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Time ago I started thinking about this: if we take the well known Lorentz Force expression, namely

$$\mathbf{F} = q\left(\mathbf{E} + \mathbf{v}\times\mathbf{B}\right)$$

and we operate $\nabla\cdot \mathbf{F}$ and $\nabla\times\mathbf{F}$, what do we obtain? I performed the calculations, but I have to say that

1) I don't know if they are exact (at least until where I stopped)

2) I ignore their physical meanings

The question is

Do they have some interpretation?

Calculation of $\nabla\cdot\mathbf{F}$

$$ \begin{align*} \nabla\cdot\mathbf{F} & = \nabla\cdot\left(q\left(\mathbf{E} + \mathbf{v}\times\mathbf{B}\right)\right) \\\\ & = q\nabla\cdot\mathbf{E} + q\nabla\cdot (\mathbf{v}\times\mathbf{B}) \end{align*} $$

Using Maxwell equations, and considering $\nabla\times\mathbf{v} = \mathbf{\Omega}$ as the vorticity (that should be the definition of the curl of a velocity) we gain

$$\boxed{\nabla\cdot\mathbf{F} = \frac{q\rho}{\epsilon_0} + q\mathbf{\Omega}\cdot\mathbf{B} - q\mu_0 \mathbf{v}\cdot \left(\mathbf{J} + \epsilon_0\frac{\partial \mathbf{E}}{\partial t}\right)}$$

Calculation of $\nabla\times\mathbf{F}$

$$ \begin{align*} \nabla\times\mathbf{F} & = q\left[\nabla\times\mathbf{E} + \nabla\times(\mathbf{v}\times\mathbf{B}\right] \\\\ & = q\nabla\times\mathbf{E} + q\left[\mathbf{v}(\nabla\cdot\mathbf{B}) - \mathbf{B}(\nabla\cdot \mathbf{v}) + (\mathbf{B}\cdot\nabla)\mathbf{v} - (\mathbf{v}\cdot\nabla)\mathbf{B}\right] \end{align*} $$

Again, using Maxwell equations, and defining (if it has any sense..) $\mathbf{a} = \nabla\cdot \mathbf{v}$, we get:

$$\boxed{\nabla\times\mathbf{F} = -q\frac{\partial\mathbf{B}}{\partial t} + q\left[-\mathbf{B}\mathbf{a} + (\mathbf{B}\cdot\nabla)\mathbf{v} - (\mathbf{v}\cdot\nabla)\mathbf{B}\right]}$$

Epilogue

So, if all of that is correct, what now?

EDIT

Thanks to a page linked in the comment I understood that (thanks Rob Jeffires):

From the solenoidal law $\nabla \cdot {\bf B}=0$ always, and $\nabla \cdot {\bf v} = \partial/\partial t(\nabla \cdot {\bf r})=0$. Furthermore, $({\bf B}\cdot \nabla){\bf v} = ({\bf B}\cdot \frac{\partial}{\partial t} \nabla){\bf r} = 0$, so $$ \nabla \times {\bf F} = - q\left[\frac{\partial {\bf B}}{\partial t} + \frac{\partial {\bf B}}{\partial x} \frac{\partial x}{\partial t} + \frac{\partial {\bf B}}{\partial y} \frac{\partial y}{\partial t} + \frac{\partial {\bf B}}{\partial z} \frac{\partial z}{\partial t}\right] $$ $$\nabla \times {\bf F} = - q\frac{d {\bf B}}{d t}$$ and the force is only conservative in the case of stationary magnetic (and hence electric) fields.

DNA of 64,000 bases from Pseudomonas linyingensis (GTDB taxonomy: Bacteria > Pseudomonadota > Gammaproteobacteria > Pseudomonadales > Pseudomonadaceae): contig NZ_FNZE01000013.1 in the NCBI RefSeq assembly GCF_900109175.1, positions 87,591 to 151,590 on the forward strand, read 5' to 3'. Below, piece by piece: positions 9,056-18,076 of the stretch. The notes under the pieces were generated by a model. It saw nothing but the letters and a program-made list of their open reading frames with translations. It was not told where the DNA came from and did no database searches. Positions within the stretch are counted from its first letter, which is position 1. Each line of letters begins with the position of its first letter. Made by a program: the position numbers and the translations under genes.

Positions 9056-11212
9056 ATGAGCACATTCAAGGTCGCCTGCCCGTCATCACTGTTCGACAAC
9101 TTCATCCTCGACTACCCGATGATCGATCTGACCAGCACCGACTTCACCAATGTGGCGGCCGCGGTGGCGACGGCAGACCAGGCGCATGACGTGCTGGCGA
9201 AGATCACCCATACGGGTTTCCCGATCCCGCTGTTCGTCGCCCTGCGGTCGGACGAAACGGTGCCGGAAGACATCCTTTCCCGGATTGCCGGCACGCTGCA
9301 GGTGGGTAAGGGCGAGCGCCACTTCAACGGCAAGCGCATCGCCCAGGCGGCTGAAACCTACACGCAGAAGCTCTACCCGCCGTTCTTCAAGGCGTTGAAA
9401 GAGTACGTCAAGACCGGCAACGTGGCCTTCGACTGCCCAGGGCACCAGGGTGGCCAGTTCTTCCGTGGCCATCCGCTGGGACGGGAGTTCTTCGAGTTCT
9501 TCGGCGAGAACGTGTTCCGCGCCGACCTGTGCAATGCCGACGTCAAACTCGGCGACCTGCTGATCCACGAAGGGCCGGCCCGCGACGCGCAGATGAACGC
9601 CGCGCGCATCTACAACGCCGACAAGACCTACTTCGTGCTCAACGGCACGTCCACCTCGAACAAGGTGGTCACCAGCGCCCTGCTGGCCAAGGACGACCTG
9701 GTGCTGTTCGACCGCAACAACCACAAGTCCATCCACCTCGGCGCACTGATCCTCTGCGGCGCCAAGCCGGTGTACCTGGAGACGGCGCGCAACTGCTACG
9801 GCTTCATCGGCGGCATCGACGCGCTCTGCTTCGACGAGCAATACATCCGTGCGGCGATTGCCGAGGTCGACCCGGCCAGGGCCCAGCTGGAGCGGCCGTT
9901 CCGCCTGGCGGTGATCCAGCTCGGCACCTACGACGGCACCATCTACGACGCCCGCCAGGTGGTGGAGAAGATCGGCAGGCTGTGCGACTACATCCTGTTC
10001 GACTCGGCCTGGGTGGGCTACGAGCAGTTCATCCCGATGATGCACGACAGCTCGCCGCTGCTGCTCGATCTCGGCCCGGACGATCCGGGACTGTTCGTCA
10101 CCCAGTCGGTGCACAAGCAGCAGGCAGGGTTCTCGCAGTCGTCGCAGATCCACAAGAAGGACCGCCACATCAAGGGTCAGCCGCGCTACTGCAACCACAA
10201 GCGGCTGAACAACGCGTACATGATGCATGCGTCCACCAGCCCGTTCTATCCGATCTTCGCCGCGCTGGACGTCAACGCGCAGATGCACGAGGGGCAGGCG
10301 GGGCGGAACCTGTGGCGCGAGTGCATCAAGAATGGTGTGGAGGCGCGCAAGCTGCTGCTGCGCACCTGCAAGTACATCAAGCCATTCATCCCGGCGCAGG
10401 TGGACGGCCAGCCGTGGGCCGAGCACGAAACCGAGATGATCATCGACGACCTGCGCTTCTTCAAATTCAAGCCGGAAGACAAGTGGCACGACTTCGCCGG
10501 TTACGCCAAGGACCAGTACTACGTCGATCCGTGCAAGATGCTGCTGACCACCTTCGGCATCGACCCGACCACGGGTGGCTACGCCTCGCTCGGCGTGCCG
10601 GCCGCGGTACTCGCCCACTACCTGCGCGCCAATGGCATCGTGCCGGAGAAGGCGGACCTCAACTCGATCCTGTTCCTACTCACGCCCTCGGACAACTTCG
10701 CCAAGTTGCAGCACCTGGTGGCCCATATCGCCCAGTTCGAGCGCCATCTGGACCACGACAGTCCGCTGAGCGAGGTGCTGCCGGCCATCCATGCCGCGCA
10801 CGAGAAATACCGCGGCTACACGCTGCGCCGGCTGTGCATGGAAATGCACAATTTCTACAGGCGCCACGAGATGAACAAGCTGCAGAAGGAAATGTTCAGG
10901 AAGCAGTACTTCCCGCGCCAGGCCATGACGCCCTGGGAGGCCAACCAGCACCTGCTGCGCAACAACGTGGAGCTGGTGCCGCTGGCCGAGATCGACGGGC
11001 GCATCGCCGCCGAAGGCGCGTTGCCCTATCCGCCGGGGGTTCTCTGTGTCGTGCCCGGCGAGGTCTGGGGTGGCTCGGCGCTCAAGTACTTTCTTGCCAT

Now again:

  • Can we solve this equation to obtain a different form for $\mathbf{F}$?

  • What about the divergence?

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    $\begingroup$ I think you are missing a dot product symbol in the first boxed equation between the $\mathbf{v}$ and ( )'s. $\endgroup$ – honeste_vivere Jan 27 '16 at 15:02
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    $\begingroup$ All these expressions make perfect sense inside some integrals, and using the Stokes theorem. Then you can relate the work -- being $\int F\cdot dr=\iint\nabla\times F\cdot dS$ in terms of the voltage drop $\int E\cdot dr=\int\nabla\varphi\cdot dr=\varphi_{2}-\varphi_{1}$ for instance. For the magnetic field, it may be more transparent to use the gauge potential. In integrals there is no difference of course. $\endgroup$ – FraSchelle Feb 3 '16 at 8:00
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    $\begingroup$ The physical meaning of $\nabla\times F$ and $\nabla\cdot F$ directly, as far as I can see, are the usual ones : the longitudinal and transverse component of the force field. But be warn that the transverse and longitudinal components of the force is not related directly to the transverse and longitudinal component of the gauge fields, because of the cross product $v\times B$ in the Lorentz force. Using the Maxwell equations (as you tried) it must be possible to express the longitudinal and transverse component of the force using only one component of the field. $\endgroup$ – FraSchelle Feb 3 '16 at 8:04
  • $\begingroup$ As you have perhaps seen, the curl of the Lorentz force is only zero for static fields. So your edit is wrong. physics.stackexchange.com/questions/118498/… $\endgroup$ – Rob Jeffries Nov 2 '16 at 7:27
  • $\begingroup$ @RobJeffries Uhh Thank you so much for that page! Going to edit the edit lol. What about the divergence instead? $\endgroup$ – Les Adieux Nov 2 '16 at 7:38

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